Mercedes SLR Coupe review (2003-2010)
Links between manufacturers and their motorsport partners are no new thing, but Mercedes and McLaren have taken it from the more traditional mild tweaking and sticker pack and instead build one of the worlds fastest cars - the SLR. You might ask why Mercedes needs such a car with so many hyper-Mercs already available, but it seems that customers want it, with some wealthy buyers putting owning several SLRs - one for each of their houses. Unlike rivals like the Ferrari Enzo and Porsche Carrera GT the SLR isn't a raw road racer, it's an ultra fast GT, that will cruise at over 200mph should Germany be on your route. Built by McLaren the attention to detail is astounding, and while taller drivers might find the cabin a touch claustrophobic, otherwise comfort is superb. Safety is high too, the SLR having all the electrical safety nets you'd expect on such a high power Mercedes, while the carbon construction ensures an extremely stiff and safe structure. There's a great deal of drama about it, the nose is reminiscent of its F1 relatives, while the side mounted exhausts and wing vents are a throwback to Mercedes racers of old.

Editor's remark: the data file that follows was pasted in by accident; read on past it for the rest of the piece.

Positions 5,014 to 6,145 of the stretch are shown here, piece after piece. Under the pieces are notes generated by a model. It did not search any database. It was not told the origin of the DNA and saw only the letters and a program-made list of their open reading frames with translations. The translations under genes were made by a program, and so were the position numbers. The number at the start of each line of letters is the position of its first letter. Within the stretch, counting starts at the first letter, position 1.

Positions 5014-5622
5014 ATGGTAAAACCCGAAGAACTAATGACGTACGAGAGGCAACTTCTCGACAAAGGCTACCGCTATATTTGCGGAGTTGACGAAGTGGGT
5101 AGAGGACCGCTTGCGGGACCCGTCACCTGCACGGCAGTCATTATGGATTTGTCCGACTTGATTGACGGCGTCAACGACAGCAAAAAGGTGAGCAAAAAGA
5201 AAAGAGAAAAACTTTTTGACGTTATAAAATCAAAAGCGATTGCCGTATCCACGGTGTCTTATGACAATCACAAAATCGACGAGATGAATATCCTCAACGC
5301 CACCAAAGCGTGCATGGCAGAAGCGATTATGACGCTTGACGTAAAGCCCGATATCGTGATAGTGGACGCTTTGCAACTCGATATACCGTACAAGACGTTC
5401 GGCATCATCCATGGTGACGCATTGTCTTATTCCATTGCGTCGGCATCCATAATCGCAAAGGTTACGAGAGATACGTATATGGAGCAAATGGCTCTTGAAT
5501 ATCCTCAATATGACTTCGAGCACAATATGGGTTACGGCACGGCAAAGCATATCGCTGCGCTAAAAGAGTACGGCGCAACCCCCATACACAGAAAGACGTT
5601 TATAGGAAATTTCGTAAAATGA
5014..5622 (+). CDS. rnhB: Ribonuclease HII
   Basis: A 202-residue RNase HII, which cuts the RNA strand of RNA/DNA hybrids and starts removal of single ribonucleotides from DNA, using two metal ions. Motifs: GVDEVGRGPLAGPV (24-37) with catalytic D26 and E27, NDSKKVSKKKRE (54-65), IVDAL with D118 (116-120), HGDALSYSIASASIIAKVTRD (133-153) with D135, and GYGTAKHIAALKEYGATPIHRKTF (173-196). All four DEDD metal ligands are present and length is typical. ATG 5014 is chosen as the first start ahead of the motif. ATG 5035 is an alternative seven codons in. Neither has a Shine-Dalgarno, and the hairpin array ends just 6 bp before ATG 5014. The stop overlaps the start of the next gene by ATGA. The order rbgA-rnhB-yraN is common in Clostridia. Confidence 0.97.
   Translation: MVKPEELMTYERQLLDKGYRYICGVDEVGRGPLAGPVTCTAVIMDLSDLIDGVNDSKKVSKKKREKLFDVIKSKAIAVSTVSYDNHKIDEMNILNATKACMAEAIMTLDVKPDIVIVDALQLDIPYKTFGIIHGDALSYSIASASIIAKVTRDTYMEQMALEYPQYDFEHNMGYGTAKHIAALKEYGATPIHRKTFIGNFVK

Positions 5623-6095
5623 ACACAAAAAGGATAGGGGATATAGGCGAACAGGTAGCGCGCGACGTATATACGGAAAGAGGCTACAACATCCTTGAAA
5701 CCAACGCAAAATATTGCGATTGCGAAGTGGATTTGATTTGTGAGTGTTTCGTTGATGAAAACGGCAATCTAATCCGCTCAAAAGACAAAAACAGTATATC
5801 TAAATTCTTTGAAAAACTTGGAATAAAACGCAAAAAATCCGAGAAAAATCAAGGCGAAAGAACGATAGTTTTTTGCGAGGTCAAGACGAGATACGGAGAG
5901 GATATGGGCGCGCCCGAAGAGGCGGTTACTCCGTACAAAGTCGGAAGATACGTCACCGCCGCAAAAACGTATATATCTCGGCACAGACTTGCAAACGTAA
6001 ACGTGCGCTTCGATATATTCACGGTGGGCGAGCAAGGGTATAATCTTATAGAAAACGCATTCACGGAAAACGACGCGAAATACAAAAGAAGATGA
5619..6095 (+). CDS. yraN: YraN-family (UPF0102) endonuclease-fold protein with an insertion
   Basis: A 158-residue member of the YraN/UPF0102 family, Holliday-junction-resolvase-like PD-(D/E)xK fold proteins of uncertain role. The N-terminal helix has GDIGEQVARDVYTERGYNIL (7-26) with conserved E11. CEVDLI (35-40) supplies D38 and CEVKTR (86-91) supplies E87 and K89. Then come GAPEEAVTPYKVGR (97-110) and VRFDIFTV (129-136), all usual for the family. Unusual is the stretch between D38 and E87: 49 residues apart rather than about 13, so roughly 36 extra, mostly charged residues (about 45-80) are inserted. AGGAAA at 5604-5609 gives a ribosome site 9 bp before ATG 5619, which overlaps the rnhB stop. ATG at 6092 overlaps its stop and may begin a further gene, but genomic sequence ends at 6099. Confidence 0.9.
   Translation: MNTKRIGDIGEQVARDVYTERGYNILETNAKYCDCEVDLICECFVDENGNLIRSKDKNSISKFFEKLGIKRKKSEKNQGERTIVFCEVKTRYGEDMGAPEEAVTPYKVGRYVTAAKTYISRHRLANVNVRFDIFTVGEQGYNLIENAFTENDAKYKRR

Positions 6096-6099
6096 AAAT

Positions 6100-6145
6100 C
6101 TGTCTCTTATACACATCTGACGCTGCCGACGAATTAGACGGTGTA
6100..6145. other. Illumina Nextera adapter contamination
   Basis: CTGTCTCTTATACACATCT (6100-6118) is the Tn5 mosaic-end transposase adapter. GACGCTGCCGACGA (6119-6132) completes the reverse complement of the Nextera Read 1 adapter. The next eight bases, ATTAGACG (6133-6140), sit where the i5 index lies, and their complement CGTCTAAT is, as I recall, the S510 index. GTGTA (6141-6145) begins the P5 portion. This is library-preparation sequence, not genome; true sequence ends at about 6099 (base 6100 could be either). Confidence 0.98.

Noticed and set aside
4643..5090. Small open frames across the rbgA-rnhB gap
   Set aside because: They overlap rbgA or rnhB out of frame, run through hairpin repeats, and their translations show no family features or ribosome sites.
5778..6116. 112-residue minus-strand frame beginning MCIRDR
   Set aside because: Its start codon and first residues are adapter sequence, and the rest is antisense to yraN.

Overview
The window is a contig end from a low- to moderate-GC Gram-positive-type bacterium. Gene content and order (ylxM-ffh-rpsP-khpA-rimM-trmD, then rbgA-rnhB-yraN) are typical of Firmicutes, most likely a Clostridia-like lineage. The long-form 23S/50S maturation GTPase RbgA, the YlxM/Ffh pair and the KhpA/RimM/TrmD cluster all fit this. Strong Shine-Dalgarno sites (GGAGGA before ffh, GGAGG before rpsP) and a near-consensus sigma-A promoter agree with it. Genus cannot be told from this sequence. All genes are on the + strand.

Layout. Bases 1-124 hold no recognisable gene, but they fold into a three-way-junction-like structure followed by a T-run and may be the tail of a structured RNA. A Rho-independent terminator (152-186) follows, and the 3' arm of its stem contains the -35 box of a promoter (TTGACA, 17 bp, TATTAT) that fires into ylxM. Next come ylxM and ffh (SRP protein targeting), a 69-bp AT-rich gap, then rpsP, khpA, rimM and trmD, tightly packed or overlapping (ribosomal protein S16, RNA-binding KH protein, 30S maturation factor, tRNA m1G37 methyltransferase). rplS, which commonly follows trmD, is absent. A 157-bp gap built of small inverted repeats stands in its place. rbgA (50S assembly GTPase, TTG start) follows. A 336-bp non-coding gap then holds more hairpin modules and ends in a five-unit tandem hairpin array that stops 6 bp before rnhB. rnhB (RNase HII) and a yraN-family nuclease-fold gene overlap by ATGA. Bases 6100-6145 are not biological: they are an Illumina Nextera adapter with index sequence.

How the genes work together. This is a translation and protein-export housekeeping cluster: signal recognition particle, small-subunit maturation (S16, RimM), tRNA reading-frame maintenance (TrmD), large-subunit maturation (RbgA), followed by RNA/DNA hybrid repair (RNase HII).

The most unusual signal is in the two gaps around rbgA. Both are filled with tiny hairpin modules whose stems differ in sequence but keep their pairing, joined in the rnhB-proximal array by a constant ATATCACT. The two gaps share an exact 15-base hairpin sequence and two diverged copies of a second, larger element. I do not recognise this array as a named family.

Power is enormous too, 626bhp from an AMG developed 5.5-litre supercharged V8 ensures that there's near endless acceleration. It'll reach 60mph in under four seconds and double that speed in under 11, all while offering space in the boot for plentiful luggage. Mercedes sees its role as a 'GT for the 21st century', which it manages reasonably well. But it's tricky to get settled in, the automatic gearbox proving too eager to kickdown and the brakes and steering very sensitive, too, neither offering the sort of relaxed experience you'd expect of a GT, nor the scalpel sharpness of a supercar. At over £314,000 many might consider the SLR as a pointless excess, but as a technical showcase it's undoubtedly impressive. More useable on a day-to-day basis than its similarly fast and expensive alternatives the SLR is a special car indeed, though whether it's worth almost three times as much as Mercedes' own wickedly quick SL65 depends entirely on whether you own the bank or are merely a customer.